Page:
The pulses according to FIG. 10A from Ic6b are applied to T6 (trigger input) of Ic7a which responds as a monostable multivibrator or gate generator providing gates of approximately 0.15 seconds duration to the LED array Ic4. At each negative going (leading edge) of the trigger waveform pulses, the output T5 of Ic7a goes high for about 0.15 seconds forming a series of gates of approximately 0.15 seconds duration. It will be realized that the trigger pulses of FIG. 10A are the same as those of FIG. 8C, but are repeated at FIG. 10A to associate them with the gating signals of FIG. 10B.

Each 0.15 second gating signals (FIG. 10B) is applied to the LED array (Ic4) as indicated and contemporaneously to the audible alarm 37 via Q6 and Q7 as a current driver (power amplifier circuit) for the ceramic transducer 37. Thus the visual warnings and tone bursts are synchronized. In FIG. 9, the gating signals generated at T5 of Ic7a are routed to Ic4 and into the 2280 HZ oscillator Ic7b. This oscillator provides approximately 340 pulses per gate from Ic7a. The sound transducer 37 responds to these pulses as audible tone 0.15 second bursts of a basic 2280 HZ frequency. The variable resistor R31 provides variable voltage division at its junction with R30 to control the amplitude into the base of Q6, this being a volume control for the audible warning signal emitted by transducer 37.

When the system goes into mode 3 (alarm), the Q4 collector goes down grounding out the triggers to Ic7b, but the output at T9 of Ic7b stays high, resulting in a continuous audible alarm and full LED array illumination.

In the standby mode, on the other hand, no pulses are provided by Ic6b and no sound or LED illumination results.

Referring now to FIG. 12, the LED array Ic4 is illustrated connected to the LED driver Ic3. The AGC voltage input to T5 of Ic3 is understood to be the AGC voltage as modified by the "distance set" controls previously discussed. This signal is compared within Ic3 to the respective higher and lower limits at T4 and T6 of Ic3. Since the AGC voltage is predetermined to vary from 75 mv. to 400 mv., the lower limit is set by R49 to be 75 mv. at T4 of Ic3 and the upper limit to slightly less than 400 mv. (for example, 390 mv.). Ic3 internally divides this difference (390-75 or 315 millivolts) into nine 35 mv. steps. Each 35 mv. downward step (waveform of FIG. 4B) then switches on the LED bars successively. Ic3 also switches on one of the voltage divider resistors (R34 thru R43) so that the externally supplied staircase signal of FIG. 4B is generated at the common connection of these voltage divider resistors.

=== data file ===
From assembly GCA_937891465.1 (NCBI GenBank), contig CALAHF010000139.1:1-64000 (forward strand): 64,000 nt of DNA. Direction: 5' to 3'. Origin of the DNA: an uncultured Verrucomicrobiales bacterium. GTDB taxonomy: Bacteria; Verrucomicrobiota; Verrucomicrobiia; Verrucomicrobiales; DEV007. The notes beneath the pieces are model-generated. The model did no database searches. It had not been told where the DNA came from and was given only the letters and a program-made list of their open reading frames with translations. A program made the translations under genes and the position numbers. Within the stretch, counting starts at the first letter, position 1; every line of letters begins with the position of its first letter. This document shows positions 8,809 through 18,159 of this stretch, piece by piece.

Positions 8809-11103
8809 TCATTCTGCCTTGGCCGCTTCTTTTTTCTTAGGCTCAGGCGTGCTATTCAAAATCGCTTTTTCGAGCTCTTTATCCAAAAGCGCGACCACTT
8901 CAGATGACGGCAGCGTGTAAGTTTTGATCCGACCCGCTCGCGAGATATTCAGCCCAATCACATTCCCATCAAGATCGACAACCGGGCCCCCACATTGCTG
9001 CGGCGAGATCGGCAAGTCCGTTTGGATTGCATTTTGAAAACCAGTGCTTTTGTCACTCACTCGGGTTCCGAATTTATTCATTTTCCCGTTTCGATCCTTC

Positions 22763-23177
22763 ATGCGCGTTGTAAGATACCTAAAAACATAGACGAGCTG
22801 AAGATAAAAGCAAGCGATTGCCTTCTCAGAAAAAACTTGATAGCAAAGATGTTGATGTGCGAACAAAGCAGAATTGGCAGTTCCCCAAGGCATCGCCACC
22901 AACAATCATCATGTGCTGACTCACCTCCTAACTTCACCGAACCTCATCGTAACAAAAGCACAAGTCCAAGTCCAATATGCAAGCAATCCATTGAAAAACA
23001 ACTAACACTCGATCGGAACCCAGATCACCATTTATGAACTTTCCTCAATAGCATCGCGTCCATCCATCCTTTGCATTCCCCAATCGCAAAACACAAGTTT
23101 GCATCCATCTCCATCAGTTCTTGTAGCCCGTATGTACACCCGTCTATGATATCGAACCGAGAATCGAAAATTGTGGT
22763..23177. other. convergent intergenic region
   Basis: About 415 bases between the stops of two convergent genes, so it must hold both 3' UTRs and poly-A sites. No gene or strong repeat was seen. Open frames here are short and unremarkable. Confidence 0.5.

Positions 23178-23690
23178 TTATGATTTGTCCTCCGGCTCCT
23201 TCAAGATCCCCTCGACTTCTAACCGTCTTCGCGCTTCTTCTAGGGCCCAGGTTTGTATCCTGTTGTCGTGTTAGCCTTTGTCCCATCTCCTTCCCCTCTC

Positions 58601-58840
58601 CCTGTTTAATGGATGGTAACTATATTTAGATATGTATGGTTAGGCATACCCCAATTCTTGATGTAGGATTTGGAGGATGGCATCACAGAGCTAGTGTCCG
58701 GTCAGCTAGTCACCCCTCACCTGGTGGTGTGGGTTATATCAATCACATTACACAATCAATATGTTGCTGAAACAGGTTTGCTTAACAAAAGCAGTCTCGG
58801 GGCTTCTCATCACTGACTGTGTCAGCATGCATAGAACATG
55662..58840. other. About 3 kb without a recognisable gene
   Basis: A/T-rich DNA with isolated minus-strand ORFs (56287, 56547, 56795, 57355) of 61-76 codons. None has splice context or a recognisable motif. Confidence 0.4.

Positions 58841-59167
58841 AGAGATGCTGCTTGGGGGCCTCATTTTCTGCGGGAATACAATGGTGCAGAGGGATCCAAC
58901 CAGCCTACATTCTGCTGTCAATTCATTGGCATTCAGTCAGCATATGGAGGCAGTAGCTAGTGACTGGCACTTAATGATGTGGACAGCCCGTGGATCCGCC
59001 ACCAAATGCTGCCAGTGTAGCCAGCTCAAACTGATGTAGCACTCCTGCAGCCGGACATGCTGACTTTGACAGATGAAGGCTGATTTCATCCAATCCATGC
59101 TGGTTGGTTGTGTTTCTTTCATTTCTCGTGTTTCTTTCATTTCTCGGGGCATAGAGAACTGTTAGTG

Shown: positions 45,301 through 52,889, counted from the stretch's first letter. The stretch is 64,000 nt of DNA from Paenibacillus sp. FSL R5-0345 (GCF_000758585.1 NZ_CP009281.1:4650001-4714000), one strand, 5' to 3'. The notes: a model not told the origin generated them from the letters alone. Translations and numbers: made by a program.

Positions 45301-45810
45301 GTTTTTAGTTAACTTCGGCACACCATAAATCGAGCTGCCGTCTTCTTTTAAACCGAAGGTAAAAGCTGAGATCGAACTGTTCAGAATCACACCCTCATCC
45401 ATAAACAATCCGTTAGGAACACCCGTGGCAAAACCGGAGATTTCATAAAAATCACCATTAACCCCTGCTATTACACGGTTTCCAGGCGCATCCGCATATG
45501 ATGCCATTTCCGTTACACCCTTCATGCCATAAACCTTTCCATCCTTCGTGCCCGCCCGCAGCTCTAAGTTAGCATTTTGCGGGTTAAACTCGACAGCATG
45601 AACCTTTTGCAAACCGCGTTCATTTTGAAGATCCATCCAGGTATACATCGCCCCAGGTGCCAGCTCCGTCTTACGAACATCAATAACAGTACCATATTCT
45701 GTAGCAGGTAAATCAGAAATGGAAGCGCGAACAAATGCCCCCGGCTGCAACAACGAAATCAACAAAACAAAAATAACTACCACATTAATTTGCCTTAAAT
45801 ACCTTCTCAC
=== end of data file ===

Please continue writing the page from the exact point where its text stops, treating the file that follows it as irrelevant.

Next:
Table III following sets forth the typical circuit parameters for the circuit of FIG. 6.

              TABLE III______________________________________                              Value or     Value or Industry        IndustryComponent Standard     Component   Standard______________________________________Int. circuit Ic9     LM 339       Resistor R19                              33K ohmsInt. circuit Ic10     LM 339       Resistor R20                              47K ohmsTransistor Q3     2N 3866      Resistor R21                              1K ohms                              (variable)Transistor Q4     2N 3866      Resistor R22                              8.2K ohmsResistor R13     47 ohms      Capacitor C23                              0.1 ufResistor R14     1.2 megohms  D-2         diodeResistor R15     18K ohmsResistor R16     1K ohms (var.)Resistor R17     12K ohmsResistor R18     100K ohms______________________________________

Table IV following gives typical circuit parameters for the circuit of FIG. 7.

              TABLE IV______________________________________              Value orComponent          Industry Standard______________________________________Int. circuit Ic6   XR 556Transistor Q5      FETCapacitor C24      47 ufCapacitor C25      47 ufCapacitor C26      1.3 nfResistor R23       39K ohmsResistor R24       1.8K ohmsResistor R25       1.5K ohms______________________________________